You've gotten yourself to Tokyo, seen the sights, eaten as much sushi as your stomach will hold. Finally, your thoughts turn to home. Not going home. Shopping for home, as in gifts...
You’ve gotten yourself to Tokyo, seen the sights, eaten as much sushi as your stomach will hold. Finally, your thoughts turn to home.
Not going home. Shopping for home, as in gifts for friends and relatives.
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Here, for the souvenir-impaired, are a few ideas:
Traditional touristy stuff: Nakamise-Dori, the street in Tokyo’s Asakusa neighborhood that leads up to Senso-ji temple, is one-stop shopping for wall hangings, fans, T-shirts, dolls and other knick-knacks that scream “old Japan.”
It’s a touristy street with touristy prices, but hey, you’re a tourist. Go here after you’ve gone to the 100-yen store (see below), so you don’t suffer pangs of regret after paying 15 times what you had to for some items.
If you don’t have time to get to Nakamise-Dori, but you need something Japanese-y, hit one of the major department stores and head for the section where they’re selling kimonos.
Somewhere nearby, there will likely be an area where you can find nice Japanese-print handkerchiefs and scarves starting at $5 and up.
Real bargains: If there’s a 100-yen store handy, check it out.
A lot of people think that shopping in Tokyo is expensive because they’re used to vacationing in Third World countries. Those people should buy their souvenirs at a 100-yen store.
They’re like the dollar stores in the United States, (with 100 yen worth about 95 cents).
Admittedly, a lot of the stuff is pretty pedestrian toenail clippers, anyone? but some of the souvenirs I found there were identical to those sold for 10 to 15 times the price in tourist spots. These included: Maneki neko (good-luck cat statues), wooden dolls, rice bowls, stationery; stickers, notebooks; erasers in the shape of Japanese food, world maps and more.
You might be wondering what’s cool about a Japanese map: Japan, not North America, is at the center of it, proving that the shape of the world depends on your point of view.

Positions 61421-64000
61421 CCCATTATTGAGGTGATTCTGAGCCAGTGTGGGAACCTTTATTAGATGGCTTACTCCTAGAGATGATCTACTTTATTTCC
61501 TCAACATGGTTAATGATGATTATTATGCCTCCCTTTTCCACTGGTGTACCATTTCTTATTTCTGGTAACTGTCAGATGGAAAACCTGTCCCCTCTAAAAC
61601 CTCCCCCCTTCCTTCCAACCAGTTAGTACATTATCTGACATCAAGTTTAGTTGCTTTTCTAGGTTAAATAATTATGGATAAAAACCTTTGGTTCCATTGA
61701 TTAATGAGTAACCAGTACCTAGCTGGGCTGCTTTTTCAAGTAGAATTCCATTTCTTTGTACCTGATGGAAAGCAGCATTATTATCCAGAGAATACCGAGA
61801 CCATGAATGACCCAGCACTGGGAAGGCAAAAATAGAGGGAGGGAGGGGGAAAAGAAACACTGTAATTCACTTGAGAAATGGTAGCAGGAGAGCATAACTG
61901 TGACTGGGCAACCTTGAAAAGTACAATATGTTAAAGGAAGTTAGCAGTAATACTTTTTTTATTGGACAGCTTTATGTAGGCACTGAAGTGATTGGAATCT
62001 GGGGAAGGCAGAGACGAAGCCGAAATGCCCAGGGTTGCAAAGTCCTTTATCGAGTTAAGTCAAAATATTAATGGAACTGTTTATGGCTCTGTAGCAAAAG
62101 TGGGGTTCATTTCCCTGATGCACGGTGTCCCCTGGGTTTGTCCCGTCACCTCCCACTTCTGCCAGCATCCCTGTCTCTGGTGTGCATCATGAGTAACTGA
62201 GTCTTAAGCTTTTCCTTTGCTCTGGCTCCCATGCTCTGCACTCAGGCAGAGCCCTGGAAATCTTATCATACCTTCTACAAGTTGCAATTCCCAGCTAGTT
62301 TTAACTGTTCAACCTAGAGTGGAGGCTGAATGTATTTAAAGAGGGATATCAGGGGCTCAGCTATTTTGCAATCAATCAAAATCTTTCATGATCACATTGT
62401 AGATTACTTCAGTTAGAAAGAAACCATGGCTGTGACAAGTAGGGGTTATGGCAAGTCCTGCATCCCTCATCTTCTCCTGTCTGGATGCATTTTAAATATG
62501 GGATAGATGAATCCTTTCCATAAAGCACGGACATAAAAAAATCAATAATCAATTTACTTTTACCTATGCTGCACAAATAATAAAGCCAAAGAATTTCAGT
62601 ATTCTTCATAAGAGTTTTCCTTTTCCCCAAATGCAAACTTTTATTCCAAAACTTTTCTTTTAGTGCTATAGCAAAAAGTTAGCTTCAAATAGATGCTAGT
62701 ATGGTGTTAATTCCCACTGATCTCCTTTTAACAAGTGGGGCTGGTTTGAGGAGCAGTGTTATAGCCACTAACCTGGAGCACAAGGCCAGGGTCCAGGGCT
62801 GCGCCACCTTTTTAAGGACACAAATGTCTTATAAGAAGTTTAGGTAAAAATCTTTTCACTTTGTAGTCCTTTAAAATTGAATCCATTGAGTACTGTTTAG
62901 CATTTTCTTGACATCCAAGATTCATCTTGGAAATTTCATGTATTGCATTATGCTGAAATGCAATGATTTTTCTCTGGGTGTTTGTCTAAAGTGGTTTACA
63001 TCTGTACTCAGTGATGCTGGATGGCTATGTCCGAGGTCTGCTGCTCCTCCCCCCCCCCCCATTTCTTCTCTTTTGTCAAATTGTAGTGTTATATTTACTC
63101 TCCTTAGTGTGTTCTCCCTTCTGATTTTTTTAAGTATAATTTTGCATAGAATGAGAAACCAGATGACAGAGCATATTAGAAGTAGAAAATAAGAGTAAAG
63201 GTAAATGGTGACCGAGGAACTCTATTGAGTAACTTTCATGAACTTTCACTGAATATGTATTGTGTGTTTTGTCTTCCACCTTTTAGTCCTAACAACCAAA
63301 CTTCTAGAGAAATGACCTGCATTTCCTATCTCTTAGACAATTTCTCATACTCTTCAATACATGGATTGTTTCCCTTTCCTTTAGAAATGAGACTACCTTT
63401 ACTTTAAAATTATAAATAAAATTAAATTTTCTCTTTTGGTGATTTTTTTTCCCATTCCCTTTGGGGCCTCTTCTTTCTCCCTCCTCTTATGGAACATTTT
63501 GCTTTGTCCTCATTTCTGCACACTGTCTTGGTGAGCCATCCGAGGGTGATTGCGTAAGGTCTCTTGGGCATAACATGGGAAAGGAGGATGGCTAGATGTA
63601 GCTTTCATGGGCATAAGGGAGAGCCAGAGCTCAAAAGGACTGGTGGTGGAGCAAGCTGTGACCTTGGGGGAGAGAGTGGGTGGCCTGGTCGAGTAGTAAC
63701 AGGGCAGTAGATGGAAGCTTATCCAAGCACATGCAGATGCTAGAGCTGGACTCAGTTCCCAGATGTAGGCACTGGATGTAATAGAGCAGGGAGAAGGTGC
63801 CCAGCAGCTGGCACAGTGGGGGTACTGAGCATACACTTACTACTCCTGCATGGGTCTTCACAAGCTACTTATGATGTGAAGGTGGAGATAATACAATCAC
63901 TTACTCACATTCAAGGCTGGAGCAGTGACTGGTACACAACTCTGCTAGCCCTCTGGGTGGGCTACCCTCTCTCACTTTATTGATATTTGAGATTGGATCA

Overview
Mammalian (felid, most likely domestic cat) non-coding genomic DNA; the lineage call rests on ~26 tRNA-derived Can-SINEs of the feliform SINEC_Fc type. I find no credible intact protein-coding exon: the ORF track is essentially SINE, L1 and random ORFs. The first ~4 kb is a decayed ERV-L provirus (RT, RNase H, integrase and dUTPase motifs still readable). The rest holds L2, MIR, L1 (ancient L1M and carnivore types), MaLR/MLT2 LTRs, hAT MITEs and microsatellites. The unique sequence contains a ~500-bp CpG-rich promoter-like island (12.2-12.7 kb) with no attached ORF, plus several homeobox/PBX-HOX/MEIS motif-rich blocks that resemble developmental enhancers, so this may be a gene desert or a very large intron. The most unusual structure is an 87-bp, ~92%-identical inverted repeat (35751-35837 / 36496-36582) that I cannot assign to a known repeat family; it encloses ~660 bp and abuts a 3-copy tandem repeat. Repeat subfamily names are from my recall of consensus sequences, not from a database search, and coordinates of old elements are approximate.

The little notebooks? They come with odd English phrases such as, “Hey come together! Let’s all play together. What kind of play do you like? Everyone likes playing more than anything else.” You gotta love that.
Trendy: The epicenter of Tokyo youth fashion is at 109 Mall in Shibuya. You know all that funky stuff you see Japanese young people wearing? This is where they got it.
Hip-hop is apparently quite the thing to be listening to. Loudly. In all 10 floors of this monument to the excesses of youth.
Most of the stores have names that are in English (kind of). Some of them are: Sneep Dip, ROSE FAN FAN, Ji-maxx, MCC ZONE, PEAK & PINE, moussy, LOVE GIRLS MARKET, Cona Blue and Rapis Lazli.
Buy your favorite teen something outrageous here, but don’t expect it to conform to any preconceived ideas of Japanese-ness.
If you just can’t get that Japa-rappin’ out of your head and have to take some home, hip-hop on down to a Tower Records store to find yourself some. Also worth a listen: Japanese heavy metal.
Something for the sports fan: Japanese baseball T-shirts look a lot like the T-shirts and jerseys you can get for American teams, only they have names of baseball teams you might not have heard of, such as the Nippon Ham Fighters and the Yakult Swallows.
Stuff for the better-known teams, such as the Tokyo Yomiuri Giants and the Seibu Lions, is available in major department stores.
For a more comprehensive selection (including, of course, Ichiro gear), go to the To: Do store at the Tokyo Dome. Prices are comparable to official team-logo clothing in Seattle.
Last-minute shopping: If you’re the type who puts off your gift shopping until you absolutely have to, you’re in luck at Tokyo’s Narita airport.
There’s pretty much a mall’s worth of shopping at the airport. I can’t speak for all the shops (it’s a big place!), but the three I peered at had a good selection of stuff at reasonable prices.
Pick up some cookies and a key chain, and your loved ones will never have to know you forgot about them until minutes before your plane left.
Yoko Kuramoto-Eidsmoe: 748-5725 or email@example.com